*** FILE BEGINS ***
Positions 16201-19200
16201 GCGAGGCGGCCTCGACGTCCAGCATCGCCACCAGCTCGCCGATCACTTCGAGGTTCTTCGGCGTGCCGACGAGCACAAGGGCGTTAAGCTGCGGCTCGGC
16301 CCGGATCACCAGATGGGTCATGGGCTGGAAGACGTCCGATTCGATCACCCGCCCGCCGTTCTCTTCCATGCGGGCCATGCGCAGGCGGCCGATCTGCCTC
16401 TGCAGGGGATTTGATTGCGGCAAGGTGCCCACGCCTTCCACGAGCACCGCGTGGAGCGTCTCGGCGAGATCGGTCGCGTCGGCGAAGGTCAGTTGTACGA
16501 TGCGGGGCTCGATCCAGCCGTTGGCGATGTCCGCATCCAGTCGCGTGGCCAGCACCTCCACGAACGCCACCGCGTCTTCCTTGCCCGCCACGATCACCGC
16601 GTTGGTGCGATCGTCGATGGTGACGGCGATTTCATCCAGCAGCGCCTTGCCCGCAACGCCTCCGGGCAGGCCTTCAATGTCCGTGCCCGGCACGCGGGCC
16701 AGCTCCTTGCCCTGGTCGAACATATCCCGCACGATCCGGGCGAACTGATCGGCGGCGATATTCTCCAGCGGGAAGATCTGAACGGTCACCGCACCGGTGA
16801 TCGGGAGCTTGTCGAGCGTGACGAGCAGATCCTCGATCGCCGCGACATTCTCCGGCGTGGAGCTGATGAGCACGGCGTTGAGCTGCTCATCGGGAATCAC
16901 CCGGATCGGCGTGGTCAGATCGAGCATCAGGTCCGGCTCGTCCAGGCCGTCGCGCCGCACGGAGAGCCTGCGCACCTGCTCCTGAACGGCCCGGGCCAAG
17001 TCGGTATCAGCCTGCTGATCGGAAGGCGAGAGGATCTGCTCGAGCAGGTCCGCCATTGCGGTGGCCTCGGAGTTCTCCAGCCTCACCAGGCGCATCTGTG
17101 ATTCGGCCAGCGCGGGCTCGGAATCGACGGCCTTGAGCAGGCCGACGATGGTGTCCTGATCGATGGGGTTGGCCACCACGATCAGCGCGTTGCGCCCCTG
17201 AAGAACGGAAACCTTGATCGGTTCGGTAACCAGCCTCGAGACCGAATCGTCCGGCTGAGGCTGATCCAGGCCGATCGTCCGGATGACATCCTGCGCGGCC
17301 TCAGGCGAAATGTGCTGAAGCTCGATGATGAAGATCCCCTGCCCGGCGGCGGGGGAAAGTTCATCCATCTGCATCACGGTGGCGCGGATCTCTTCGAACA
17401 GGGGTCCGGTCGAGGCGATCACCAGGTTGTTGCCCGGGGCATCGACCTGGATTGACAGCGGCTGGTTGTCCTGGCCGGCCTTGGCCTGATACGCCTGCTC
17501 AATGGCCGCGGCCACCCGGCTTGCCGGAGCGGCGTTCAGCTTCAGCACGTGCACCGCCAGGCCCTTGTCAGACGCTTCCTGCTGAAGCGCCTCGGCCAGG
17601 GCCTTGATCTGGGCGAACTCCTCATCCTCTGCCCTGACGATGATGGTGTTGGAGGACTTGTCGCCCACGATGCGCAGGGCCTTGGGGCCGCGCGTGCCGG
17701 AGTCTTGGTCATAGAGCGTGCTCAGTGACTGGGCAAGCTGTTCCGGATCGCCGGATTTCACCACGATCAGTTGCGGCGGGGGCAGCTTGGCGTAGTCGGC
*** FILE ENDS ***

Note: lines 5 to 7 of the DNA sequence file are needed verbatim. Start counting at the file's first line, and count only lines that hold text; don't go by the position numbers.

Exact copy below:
16501 TGCGGGGCTCGATCCAGCCGTTGGCGATGTCCGCATCCAGTCGCGTGGCCAGCACCTCCACGAACGCCACCGCGTCTTCCTTGCCCGCCACGATCACCGC
16601 GTTGGTGCGATCGTCGATGGTGACGGCGATTTCATCCAGCAGCGCCTTGCCCGCAACGCCTCCGGGCAGGCCTTCAATGTCCGTGCCCGGCACGCGGGCC
16701 AGCTCCTTGCCCTGGTCGAACATATCCCGCACGATCCGGGCGAACTGATCGGCGGCGATATTCTCCAGCGGGAAGATCTGAACGGTCACCGCACCGGTGA